Alan Broderick, Lord Midleton

From A Compendium of Irish Biography, 1878

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Broderick, Alan, Lord Midleton, an eminent Lord-Chancellor, born about 1660. His father, Sir John Broderick, took an active part in the Irish civil wars, and received in 1653, as his share of the forfeited lands, large estates in the County of Cork. Alan early displayed remarkable intelligence, studied law, sided with his brother Protestants in the War of 1689-'91, soon afterwards was made a Sergeant-at-Law, and five years later became Solicitor-General. In 1703, returned to Parliament for Cork, he was elected Speaker.

He was a friend of toleration, as far as the Presbyterians were concerned, and advocated the repeal of the Test Act — therein opposed by Dean Swift, as well as by his own son. In 1709 he was appointed Chief-Justice of the Queen's Bench, and on the accession of George I. (1714), was made Lord-Chancellor, and raised to the peerage as Baron Broderick of Midleton. During his tenure of office the famous cause of "Sherlock v. Annesley" grew into national importance. Hester Sherlock appealed against an order of the Barons of the Exchequer, and was by the Irish House of Lords put in possession of an estate in Kildare, until such time as the sum of £1,507 should be paid her. Maurice Annesley appealed to the English Lords, who directed possession to be given to him. A special meeting of the Irish Lords was held, 23rd September 1717, and they ordered the Sheriff of Kildare to give Sherlock possession. The Barons of the Exchequer, whose decision the English Lords had upheld, threatened him with dire penalties if he complied. The Sheriff, thinking the Irish Lords the stronger party, declined to obey, was fined, and concealed himself to avoid arrest.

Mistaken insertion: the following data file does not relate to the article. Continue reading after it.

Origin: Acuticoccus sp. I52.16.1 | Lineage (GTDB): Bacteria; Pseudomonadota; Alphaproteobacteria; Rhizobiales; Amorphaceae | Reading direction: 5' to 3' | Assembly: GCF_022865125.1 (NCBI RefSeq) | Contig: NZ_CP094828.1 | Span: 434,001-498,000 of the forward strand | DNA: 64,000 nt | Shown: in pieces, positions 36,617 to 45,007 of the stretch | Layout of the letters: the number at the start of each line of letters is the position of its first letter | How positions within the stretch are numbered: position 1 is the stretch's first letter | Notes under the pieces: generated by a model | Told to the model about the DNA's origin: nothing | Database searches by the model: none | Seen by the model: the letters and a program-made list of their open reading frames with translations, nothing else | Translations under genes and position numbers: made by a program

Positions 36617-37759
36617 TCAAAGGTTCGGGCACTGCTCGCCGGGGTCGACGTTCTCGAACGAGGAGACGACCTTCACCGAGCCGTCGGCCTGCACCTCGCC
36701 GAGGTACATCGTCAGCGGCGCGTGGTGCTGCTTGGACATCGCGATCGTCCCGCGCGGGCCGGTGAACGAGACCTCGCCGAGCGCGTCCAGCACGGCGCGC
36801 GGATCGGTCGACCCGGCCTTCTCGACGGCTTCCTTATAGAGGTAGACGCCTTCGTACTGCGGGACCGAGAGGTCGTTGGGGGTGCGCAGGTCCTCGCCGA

On 27th July 1719, the Irish Lords summoned the Barons before them and complimented the Sheriff on his integrity and courage in not yielding to them. Lord Midleton opposed these proceedings of his colleagues, but his party was in a minority of thirty-four. The Barons were now ordered into custody for their contempt of the Irish Lords, who drew up an elaborate representation to the King. The English Lords resolved that the Barons had acted with " courage and fidelity to the Crown of Great Britain," and that His Majesty be requested to confer some mark of his royal favour upon them. The 6 Geo. I. cap. 5, declaring the dependency of Ireland upon the Parliament of Great Britain was then passed — an Act nullified in 1782. Lord Campbell thinks that the action of the English Lords was unwarranted. Lord Midleton was now an object of hatred to his brother peers; he was censured for absence in England, and consequent neglect of the duties of his court, and in 1725 resigned his seal as Chancellor. Various offices of trust were conferred on him by the Government. In 1728 he died at his seat, Ballyannan, County of Cork, aged about 68. He was thrice married.

Sources

76. Chancellors of Ireland, and Keepers of the Great Seal: J. Roderick O'Flaherty. 2 vols. London, 1870.

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